That can be okay – companionship is emotionally fulfilling and you can evolve past the little things, but there needs to be something that differentiates you two. If you jump on them and kiss them, what is the response? Frustration? Annoyance? If yes and you’re not ready to quit then don’t give up. A relationship like this isn’t dead – it just needs work.
A dreaded conversation needs to be had. Maybe someone’s feelings will be hurt, but it’s better to express yourself than to feel ignored. Sometimes there is a wall between you and your partner and the only way to knock it down is communication. It’s the worst – I feel physically sick before talking about my feelings – but the only way to get good at it is practice. You may want to peel your skin off at first, but if your partner is worth it then what is a few moments of awkwardness?
5. The toxic relationship
How do you know your relationship is toxic? Maybe your friends say it and you tell them ‘but you only hear the bad bits’ or maybe you find yourself having the same argument repeatedly. You can acclimatize to a shitty relationship without even realizing it.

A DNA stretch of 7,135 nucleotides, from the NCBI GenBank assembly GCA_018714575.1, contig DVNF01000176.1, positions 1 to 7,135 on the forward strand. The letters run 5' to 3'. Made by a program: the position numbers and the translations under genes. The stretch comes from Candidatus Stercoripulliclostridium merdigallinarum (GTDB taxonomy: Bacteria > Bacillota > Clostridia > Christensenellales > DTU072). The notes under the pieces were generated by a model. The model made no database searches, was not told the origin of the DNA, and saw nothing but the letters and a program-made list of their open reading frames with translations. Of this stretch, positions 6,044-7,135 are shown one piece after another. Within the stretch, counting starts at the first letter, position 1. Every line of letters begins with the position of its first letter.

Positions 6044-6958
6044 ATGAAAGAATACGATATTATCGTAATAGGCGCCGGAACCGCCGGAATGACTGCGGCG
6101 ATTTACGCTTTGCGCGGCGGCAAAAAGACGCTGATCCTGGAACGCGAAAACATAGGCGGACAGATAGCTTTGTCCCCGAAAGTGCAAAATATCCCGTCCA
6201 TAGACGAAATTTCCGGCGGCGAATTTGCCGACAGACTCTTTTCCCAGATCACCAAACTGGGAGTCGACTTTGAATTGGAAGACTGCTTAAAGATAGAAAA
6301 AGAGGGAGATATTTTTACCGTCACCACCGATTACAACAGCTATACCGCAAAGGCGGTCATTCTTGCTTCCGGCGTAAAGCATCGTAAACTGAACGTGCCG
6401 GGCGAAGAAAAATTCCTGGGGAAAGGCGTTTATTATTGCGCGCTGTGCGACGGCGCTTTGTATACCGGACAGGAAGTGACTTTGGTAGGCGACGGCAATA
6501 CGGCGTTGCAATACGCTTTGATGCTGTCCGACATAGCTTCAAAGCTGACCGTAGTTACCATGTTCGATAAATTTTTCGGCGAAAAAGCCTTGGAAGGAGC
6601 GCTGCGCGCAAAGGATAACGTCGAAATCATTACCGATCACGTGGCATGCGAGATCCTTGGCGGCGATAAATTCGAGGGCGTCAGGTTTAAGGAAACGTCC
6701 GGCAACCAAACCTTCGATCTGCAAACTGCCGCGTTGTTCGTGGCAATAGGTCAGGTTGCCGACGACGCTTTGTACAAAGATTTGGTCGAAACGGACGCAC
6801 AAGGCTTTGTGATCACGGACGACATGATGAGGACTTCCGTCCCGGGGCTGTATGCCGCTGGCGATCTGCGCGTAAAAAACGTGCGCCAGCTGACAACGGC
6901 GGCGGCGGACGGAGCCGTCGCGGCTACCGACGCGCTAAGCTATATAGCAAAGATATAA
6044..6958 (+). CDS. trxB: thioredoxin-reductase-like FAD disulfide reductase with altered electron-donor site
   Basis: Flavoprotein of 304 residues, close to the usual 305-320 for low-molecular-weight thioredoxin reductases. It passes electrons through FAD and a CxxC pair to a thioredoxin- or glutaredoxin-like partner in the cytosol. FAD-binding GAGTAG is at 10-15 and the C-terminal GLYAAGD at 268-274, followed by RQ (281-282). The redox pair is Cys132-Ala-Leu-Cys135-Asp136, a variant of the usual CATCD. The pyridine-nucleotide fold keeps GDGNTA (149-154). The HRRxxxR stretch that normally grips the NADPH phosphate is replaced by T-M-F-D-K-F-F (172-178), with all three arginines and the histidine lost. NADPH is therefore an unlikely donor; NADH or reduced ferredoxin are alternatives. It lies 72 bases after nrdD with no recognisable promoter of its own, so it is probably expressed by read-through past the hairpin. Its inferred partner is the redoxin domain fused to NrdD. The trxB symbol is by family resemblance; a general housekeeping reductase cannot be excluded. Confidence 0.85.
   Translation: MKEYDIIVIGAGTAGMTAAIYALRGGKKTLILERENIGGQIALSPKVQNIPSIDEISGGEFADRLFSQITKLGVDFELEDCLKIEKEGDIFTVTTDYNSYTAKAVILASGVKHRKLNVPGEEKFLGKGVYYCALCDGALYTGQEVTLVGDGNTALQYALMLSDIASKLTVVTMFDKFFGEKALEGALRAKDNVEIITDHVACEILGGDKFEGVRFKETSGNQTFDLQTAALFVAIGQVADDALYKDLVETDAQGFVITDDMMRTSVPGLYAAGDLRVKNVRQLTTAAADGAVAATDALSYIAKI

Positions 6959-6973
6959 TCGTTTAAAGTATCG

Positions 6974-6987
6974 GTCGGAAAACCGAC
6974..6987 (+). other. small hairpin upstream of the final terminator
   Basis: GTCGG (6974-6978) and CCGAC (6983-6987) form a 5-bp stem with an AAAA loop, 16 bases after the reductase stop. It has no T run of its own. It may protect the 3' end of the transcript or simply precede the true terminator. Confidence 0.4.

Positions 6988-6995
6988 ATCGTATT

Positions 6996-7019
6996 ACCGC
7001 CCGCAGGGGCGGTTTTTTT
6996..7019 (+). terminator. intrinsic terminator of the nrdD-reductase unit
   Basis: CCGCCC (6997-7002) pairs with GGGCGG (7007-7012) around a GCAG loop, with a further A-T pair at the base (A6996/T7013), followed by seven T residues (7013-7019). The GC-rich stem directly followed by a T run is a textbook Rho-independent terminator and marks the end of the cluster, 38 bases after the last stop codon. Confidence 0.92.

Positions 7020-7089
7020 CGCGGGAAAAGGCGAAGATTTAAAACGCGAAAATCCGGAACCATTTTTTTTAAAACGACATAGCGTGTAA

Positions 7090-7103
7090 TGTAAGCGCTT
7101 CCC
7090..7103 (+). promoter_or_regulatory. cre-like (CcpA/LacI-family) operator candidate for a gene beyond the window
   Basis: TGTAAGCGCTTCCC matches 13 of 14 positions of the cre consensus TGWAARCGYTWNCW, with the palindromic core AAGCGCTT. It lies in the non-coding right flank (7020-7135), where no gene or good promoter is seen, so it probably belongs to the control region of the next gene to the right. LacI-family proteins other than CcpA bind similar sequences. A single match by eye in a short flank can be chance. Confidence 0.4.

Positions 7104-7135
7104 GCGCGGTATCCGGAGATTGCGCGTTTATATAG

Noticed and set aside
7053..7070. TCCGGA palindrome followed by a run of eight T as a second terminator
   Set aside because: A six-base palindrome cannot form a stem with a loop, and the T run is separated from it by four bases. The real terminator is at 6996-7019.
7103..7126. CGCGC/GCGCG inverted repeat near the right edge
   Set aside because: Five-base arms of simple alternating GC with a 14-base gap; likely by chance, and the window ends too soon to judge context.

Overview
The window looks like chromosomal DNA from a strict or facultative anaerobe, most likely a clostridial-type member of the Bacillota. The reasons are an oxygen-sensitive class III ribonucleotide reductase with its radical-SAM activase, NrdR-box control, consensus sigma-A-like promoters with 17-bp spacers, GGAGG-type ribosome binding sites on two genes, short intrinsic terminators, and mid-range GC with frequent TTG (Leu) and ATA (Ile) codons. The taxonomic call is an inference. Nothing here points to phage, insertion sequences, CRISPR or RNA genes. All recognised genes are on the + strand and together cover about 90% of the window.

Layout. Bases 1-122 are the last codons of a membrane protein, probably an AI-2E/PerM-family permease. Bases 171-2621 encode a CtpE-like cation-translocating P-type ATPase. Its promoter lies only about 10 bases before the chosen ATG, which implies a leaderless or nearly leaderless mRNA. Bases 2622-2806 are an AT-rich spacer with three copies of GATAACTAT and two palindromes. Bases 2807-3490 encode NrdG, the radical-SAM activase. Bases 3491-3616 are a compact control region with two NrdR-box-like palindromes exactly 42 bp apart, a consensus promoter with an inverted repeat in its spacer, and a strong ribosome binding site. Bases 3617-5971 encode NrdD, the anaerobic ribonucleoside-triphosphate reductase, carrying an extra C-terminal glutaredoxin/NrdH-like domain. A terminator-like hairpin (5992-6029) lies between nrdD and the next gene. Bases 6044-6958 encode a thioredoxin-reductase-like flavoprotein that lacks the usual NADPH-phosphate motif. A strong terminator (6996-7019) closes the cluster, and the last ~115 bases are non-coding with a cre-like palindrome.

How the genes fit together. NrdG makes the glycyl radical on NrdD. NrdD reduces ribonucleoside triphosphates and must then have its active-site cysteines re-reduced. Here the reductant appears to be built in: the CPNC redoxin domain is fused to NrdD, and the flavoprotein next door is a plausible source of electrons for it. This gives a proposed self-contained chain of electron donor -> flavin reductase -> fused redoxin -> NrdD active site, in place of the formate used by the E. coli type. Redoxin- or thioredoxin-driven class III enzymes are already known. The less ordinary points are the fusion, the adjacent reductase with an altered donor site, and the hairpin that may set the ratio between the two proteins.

Does it feel good? If the answer isn’t ‘eh’ like the baby covered in peanut butter then it’s probably turned toxic. A relationship isn’t all sunshine and lollipops, but you are with that person because they make your life better and it’s important to remember that. Little things like arguing all the time – not big blowouts – but disagreements. Not fully enjoying their company, lying awake at night thinking about a rude comment they made. If it’s normal behavior you can’t see how much it is affecting you.